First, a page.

The police initially did not attempt to disarm the device. The bomb squad was first called at 3:04 pm, at least 30 minutes after the first 9-1-1 call. At 3:18 pm, just three minutes before the bomb squad arrived, the bomb detonated and blasted a fist-sized hole in Wells’s chest, killing him within a matter of minutes. Wells was believed to have been killed by Diehl-Armstrong and her conspirators to reduce the number of witnesses against herself and others.

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Diehl Armstrong

Although the note claimed that he would gain extra time by each found key, regardless of what had unfolded, Wells would never have had enough time to complete the tasks to get the bomb defused; police traveled the route on the note and could not complete it in the time the note allotted to Wells.

Wells was allegedly drawn into the plot through Barnes, whom he knew through a mutual acquaintance named Jessica Hoopsick. The plot was hatched to get funds to pay Barnes enough money to kill Diehl-Armstrong’s father, Harold Diehl, so that Diehl-Armstrong would receive an inheritance, according to authorities. However, Wells was handed only $8,702 by the teller, far from the $250,000 needed for the killing.[ Furthermore, the inheritance Diehl-Armstrong reportedly coveted was ultimately denied to her. Her father’s estate had once been valued near $2 million, but gifts to friends had lowered the value to less than $200,000 at his death in July 2014, at the age of 95. In an interview included in the Netflix miniseries Evil Genius about the Wells case, Harold Diehl reported that he had cut off financial support for his daughter decades earlier due to her criminal behavior and failure to hold a steady job. Additionally, his last will and testament left only $2,000 to Diehl-Armstrong, yet the estate’s obligation to pay outstanding medical bills before inheritances meant she received nothing.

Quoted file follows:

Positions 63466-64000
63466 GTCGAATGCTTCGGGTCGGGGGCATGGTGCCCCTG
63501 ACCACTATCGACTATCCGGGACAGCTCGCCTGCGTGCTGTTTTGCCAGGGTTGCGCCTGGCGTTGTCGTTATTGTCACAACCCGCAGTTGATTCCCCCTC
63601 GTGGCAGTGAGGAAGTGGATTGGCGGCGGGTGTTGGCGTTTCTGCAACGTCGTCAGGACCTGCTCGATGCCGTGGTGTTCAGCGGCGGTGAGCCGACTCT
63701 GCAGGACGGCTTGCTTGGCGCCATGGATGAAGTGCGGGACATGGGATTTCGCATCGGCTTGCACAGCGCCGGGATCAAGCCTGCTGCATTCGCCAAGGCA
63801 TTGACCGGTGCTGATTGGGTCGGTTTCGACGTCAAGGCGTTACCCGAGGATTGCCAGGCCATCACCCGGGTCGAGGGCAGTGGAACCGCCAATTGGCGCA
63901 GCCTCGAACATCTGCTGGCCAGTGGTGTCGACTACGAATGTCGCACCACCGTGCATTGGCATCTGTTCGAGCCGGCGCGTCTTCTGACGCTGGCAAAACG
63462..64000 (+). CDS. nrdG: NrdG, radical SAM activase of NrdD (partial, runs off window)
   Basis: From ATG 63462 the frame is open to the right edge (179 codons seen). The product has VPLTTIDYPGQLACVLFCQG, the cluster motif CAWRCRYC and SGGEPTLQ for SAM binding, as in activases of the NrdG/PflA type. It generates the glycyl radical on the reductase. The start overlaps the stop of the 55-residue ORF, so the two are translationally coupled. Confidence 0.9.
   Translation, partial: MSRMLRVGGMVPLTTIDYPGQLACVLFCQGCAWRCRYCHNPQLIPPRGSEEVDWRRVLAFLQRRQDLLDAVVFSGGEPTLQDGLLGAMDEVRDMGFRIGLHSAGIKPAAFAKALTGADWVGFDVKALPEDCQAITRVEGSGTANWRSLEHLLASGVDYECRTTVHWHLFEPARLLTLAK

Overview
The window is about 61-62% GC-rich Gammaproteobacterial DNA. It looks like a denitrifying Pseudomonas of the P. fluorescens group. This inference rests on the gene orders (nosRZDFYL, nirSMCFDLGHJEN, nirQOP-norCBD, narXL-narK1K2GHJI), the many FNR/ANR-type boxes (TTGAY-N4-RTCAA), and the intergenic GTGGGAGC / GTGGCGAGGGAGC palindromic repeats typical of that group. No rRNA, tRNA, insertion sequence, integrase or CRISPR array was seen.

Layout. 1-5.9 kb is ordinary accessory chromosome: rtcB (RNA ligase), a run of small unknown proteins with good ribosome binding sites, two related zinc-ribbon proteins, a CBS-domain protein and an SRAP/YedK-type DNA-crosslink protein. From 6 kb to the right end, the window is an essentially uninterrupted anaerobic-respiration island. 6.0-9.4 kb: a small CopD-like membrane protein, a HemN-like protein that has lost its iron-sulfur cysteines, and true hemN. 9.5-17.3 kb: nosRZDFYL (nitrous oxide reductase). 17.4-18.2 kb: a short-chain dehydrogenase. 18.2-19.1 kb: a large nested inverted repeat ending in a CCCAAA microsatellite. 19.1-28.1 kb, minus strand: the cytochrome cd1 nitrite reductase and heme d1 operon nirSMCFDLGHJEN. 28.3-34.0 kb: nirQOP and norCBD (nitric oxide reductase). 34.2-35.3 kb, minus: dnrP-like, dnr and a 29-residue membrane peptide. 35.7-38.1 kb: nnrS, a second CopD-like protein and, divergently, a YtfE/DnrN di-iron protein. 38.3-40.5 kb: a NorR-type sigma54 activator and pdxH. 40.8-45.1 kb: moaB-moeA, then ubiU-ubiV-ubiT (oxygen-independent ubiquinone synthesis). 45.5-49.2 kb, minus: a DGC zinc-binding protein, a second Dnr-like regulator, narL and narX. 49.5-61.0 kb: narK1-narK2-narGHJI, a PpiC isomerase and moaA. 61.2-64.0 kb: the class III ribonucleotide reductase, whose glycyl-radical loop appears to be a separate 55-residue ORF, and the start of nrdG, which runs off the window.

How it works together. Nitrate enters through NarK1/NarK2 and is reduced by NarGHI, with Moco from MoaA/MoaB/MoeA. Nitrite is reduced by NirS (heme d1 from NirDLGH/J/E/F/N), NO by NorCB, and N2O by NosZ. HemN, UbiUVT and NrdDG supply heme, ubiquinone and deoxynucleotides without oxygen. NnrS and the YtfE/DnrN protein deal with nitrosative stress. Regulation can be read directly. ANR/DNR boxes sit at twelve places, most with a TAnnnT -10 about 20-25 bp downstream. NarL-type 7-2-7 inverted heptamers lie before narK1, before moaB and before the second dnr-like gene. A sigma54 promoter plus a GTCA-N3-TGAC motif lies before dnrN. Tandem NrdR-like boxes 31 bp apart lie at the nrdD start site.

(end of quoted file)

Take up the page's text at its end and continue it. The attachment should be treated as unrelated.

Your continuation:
On September 20, William “Bill” Rothstein, who lived in a house near the radio tower, called police to inform them that the body of a man, James Roden, was hidden in a freezer in a garage at his house. Rothstein was promptly arrested. After he telephoned police, but before they contacted him at his home, Rothstein wrote a suicide note indicating that his planned suicide had nothing to do with Brian Wells, though he never attempted suicide. Which usually indicates that it does have something to do with Brians murder.

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In custody, Rothstein claimed that Marjorie Diehl-Armstrong, an ex-girlfriend he had dated in the late 1960s and early 1970s, had murdered her then-boyfriend Roden with a 12-gauge shotgun during a dispute over money. Rothstein claimed she subsequently paid him $2,000 to help hide the body and clean the shooting scene at her home. He claimed to have called the police out of fear, describing Diehl-Armstrong as dangerous and manipulative. The following day, she was arrested. A musical prodigy who graduated near the top of her high school class, Marjorie Diehl-Armstrong’s adult life was characterized by hoarding and bipolar disorder. She was known to authorities, due to her husband and several later partners dying under suspicious circumstances. In 1984 she was arrested for killing boyfriend Robert Thomas, but was acquitted on grounds of self-defense. Rothstein had been implicated in a 1977 murder after having given a handgun to a friend who used the weapon to murder a romantic rival; Rothstein later attempted to destroy the weapon but was granted immunity from prosecution in exchange for his testimony.